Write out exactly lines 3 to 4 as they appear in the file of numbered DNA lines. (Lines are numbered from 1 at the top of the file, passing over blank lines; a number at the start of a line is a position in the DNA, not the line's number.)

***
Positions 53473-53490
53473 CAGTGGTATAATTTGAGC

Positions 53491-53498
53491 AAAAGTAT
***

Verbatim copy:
Positions 53491-53498
53491 AAAAGTAT